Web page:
Silent practice

My nephew sent me a message this morning from a library in Malaysia. It’s a hilarious description of the noise going on around him, and he sent it as material for a poem. His message reminded me of a poem I wrote a few years ago, after visiting the old Birmingham Library where it was quiet apart from one person, who was oblivious to the noise he was making. Here it is:

Silent practice

The electronic piper
clicks tunes in the music library,
unaware that his melodies
are rattling around
the reference section.

No-one complains
or moves away. Instead
we secretly listen in,
not letting on
that his headphones
have a serious leak.

After a while, a pause,
a holding of breath
then a single tut
as the clatter chanter begins again,
conjuring images of beetles
in kilts and cross-laced shoes.

© Heather Wastie

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Success in Carers UK Competition

I have written several poems and songs inspired by people with dementia and those who care for them. I’m delighted to say that one of my poems has just been awarded second prize in the poetry section of the 2016 Carers UK writing competition and has been published in the anthology I belong here. Here’s what the judge, Cheryl Moskowitz, had to say about it:

‘Holding on’ by Heather Wastie is a poem I liked instantly on first reading and one in which I continued to find new meaning and power on each subsequent reading. This is a moving portrait in the voice of a grown up child who must exercise the kind of watchfulness and steely patience in looking after their mother as might be needed to keep a wayward toddler in check. She will plummet to the floor/ to pick up a fleck of fluff, / dart into the road / to pull up a weed.

And yet the mother in this poem has sentient moments in which she dislikes herself and we find ourselves in utter sympathy with the disorder she creates as well as the one who has to learn to cope with it.

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Until I Saw Your Foot again

Recently, an artist friend of mine who, like me, uses Twitter to advertise his work, complained in a tweet that the number of interactions he received was too low. There’s lots of advice available on how to get noticed on Twitter, but my first thought was this: more people notice you than interact with you.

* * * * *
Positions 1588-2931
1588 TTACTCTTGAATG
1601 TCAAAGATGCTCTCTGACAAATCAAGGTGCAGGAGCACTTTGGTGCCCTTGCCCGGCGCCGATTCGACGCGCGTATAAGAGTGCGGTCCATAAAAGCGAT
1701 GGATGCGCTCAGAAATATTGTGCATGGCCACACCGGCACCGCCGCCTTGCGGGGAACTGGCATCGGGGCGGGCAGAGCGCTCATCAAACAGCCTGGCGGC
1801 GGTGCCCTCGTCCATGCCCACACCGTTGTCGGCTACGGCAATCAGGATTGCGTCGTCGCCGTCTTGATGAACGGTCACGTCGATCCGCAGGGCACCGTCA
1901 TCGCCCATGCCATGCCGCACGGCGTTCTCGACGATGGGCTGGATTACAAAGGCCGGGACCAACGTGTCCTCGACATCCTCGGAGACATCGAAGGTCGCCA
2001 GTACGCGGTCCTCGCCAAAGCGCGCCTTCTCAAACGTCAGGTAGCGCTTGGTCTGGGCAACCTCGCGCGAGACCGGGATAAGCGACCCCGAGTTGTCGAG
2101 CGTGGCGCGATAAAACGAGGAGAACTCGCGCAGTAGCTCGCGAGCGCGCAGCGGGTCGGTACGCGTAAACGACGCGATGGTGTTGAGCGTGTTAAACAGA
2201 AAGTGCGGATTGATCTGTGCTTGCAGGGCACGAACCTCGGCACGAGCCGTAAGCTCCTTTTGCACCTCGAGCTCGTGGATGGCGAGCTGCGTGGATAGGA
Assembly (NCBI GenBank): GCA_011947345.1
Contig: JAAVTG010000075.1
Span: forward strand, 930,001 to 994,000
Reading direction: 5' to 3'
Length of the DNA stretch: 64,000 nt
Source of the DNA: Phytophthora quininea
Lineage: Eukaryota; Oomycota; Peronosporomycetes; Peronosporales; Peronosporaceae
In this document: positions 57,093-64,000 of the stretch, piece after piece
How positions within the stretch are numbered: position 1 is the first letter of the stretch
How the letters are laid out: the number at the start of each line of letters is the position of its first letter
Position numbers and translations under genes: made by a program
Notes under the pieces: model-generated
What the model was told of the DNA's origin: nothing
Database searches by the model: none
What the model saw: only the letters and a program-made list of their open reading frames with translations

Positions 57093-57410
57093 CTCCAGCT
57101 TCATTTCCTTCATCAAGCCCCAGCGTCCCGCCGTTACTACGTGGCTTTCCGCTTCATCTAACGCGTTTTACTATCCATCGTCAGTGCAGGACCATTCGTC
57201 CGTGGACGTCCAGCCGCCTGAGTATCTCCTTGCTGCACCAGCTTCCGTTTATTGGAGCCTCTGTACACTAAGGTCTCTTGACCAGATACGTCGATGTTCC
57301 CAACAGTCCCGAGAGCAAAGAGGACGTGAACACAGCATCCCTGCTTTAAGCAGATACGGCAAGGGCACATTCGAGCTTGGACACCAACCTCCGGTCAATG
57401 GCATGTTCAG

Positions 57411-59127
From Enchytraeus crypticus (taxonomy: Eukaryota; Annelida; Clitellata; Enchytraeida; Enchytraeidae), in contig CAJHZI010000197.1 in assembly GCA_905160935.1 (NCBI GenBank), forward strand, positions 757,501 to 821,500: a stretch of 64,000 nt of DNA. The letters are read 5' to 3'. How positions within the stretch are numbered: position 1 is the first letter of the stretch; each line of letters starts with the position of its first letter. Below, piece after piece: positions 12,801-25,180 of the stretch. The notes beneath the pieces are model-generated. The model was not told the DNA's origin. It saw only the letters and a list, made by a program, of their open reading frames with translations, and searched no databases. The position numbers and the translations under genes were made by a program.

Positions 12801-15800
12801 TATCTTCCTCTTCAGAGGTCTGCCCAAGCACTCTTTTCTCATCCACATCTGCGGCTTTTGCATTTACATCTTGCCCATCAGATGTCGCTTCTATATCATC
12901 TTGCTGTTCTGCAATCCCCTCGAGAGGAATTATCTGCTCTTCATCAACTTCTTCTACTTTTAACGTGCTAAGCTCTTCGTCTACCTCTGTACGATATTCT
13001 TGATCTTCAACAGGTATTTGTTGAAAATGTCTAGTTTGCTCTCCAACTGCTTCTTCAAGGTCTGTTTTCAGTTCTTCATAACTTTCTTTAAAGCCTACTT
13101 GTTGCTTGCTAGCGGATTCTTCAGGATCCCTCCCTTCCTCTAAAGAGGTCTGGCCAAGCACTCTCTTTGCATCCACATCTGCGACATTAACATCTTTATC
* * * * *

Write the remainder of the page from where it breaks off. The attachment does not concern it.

This leads nicely into my latest story of a poem I published in 1997 which has been interacting with people across the world ever since. I only know about these interactions when I do an internet search, or when someone contacts me to ask permission to reproduce the poem. I know full well that Until I Saw Your Foot has been shared without my name attached to it, and this annoys me, though I’m delighted that people enjoy it enough to want to pass it on. (In fact I’m waiting for the day someone comes up to me and says, “Hey I know this great poem ….” gleefully brandishing my own work.) 

From time to time, an email appears out of the blue from someone asking permission to share the poem in some way. (Bravo to those people!) In December I was contacted by a wind player in Norway who wanted to reproduce my poem on a website. I said yes, that would be fine, as long as he acknowledged me as author, and please could he tell me how he found out about the poem. (I always ask.) His response led me to a Norwegian conductor by the name of Helge Haukås who I immediately emailed. Here’s his reply:

So you excist! What a big pleasure..

I was complaining to the players of the Nordic Wind Orchestra, Iceland 1999, because so many was tapping their feet during playing. I said, as a conductor I wanted to be the pulse maker in the room.. or something like that.

One of the horn-players, I only remember his first name Kjartan, from Iceland, said he knew a poem about this and mailed it to me. This must be five computers ago so I cannot find the original mail.

But I so much wanted to recite this poem spontaneously that I immediately learned it by heart and still knows it.

Next time I recite it I will happily enough be able to share with my audience who the author is!

Helge Haukås

The moral to this story is …. your creativity is working for you, even when you’re off doing something completely different, and it’s always worth putting stuff out there – you never know who might be watching, or even memorising your work!